Ethiopia plans to restructure an additional USD 1 billion of its debt as the government seeks to free up funds to support its economic recovery.

The Ministry of Finance affirms that restructuring of the country’s debt will provide a grace period of as long as six years and extend the maturity by 10 years. USD 2.5 billion in principal and interest payment has already been postponed for five years by commercial creditors under the first external debt restructuring scheme offered to developing country’s by the G20 Summits Debt Service Suspension Initiative (DSSI).

The announcement to restructure an additional USD 1 billion in debt comes after Ethiopia adopted the DSSI framework in January, a move that caused uncertainty among creditors and even led to several financial consulting firms like Fitch Ratings Inc., and S&P Global Ratings lowering Ethiopia’s ranking as a borrower.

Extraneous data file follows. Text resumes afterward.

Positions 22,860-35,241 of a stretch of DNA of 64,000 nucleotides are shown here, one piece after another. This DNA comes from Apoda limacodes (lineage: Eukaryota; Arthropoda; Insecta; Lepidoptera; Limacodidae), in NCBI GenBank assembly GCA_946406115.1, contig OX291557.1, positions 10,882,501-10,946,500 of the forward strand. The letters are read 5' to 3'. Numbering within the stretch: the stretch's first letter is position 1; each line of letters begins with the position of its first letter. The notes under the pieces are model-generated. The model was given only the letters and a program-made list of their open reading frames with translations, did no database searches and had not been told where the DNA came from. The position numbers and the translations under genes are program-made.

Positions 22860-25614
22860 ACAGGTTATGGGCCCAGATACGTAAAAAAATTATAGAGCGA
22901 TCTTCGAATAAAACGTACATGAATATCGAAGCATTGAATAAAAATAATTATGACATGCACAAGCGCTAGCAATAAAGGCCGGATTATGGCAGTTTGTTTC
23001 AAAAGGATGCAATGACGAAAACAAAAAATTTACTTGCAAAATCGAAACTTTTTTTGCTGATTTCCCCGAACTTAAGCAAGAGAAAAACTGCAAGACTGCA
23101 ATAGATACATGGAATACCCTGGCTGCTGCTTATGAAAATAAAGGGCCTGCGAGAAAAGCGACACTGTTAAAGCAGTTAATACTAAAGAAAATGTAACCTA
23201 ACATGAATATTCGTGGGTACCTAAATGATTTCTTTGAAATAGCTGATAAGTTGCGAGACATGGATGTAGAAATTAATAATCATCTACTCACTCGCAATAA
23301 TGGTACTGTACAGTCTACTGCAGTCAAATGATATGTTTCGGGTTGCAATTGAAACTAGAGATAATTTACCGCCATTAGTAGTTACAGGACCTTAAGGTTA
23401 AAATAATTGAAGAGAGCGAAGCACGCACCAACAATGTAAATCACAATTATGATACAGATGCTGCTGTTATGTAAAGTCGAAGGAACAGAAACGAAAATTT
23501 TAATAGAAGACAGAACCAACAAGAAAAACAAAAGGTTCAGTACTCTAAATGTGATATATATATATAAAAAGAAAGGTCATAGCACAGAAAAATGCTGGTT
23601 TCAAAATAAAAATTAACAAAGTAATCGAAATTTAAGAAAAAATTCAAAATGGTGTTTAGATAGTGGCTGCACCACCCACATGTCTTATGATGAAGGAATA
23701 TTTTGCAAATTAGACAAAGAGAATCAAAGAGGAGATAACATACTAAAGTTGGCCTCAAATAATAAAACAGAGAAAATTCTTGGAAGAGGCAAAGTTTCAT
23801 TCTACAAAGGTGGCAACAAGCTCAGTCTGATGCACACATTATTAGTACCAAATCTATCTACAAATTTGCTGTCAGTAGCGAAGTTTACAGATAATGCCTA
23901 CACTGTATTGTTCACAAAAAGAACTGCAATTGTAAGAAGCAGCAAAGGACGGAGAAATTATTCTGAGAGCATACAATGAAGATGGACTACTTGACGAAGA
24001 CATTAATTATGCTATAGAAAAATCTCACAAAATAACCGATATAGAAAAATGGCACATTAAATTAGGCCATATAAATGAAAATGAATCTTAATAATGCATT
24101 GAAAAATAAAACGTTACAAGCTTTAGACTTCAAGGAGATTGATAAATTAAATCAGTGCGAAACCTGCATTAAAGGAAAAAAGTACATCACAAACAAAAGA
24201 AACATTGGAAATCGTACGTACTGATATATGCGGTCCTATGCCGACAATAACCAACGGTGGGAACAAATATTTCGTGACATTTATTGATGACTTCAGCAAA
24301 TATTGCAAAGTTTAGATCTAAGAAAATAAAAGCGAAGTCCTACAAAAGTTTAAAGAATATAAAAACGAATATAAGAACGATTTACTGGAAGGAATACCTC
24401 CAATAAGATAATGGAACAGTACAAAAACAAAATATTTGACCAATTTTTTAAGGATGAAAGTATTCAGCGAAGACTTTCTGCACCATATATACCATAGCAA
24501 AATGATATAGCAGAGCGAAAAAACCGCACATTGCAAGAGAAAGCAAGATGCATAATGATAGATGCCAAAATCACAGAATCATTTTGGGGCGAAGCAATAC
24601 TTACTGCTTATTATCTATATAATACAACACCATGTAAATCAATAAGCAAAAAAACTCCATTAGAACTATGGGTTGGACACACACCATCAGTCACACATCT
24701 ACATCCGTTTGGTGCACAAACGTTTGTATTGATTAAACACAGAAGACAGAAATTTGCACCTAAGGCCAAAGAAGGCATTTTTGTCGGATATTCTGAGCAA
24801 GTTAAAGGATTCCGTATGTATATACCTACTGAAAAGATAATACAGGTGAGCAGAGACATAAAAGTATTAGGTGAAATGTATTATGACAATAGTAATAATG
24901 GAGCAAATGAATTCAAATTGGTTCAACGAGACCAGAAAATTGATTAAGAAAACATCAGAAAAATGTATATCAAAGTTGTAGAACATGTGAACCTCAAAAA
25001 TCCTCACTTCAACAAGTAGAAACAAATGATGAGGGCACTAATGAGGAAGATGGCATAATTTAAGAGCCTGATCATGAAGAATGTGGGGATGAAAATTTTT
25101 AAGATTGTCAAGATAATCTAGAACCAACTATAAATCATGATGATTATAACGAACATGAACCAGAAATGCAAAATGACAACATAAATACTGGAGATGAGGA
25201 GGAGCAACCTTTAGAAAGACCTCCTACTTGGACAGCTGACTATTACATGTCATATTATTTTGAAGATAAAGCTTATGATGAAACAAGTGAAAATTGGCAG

Separately, the International Monetary Fund last week urged Ethiopia to quickly create a creditor committee to support the nation’s debt plans.

The IMF confirmed back in February that it backed Ethiopia’s move to rework its debt under the G20 program as it would strengthen debt sustainability, and boost the nation’s efforts of recovering from the coronavirus pandemic. With sovereign debt, Chinese loans and other official credit, Ethiopia is considered a key test for the G20 push aimed at averting an onslaught of defaults in the developing world.

Lastly, according to Eyob Tekalign, State Minister of Finance, the plan to restructure USD 1 billion in debts does not include Eurobonds.


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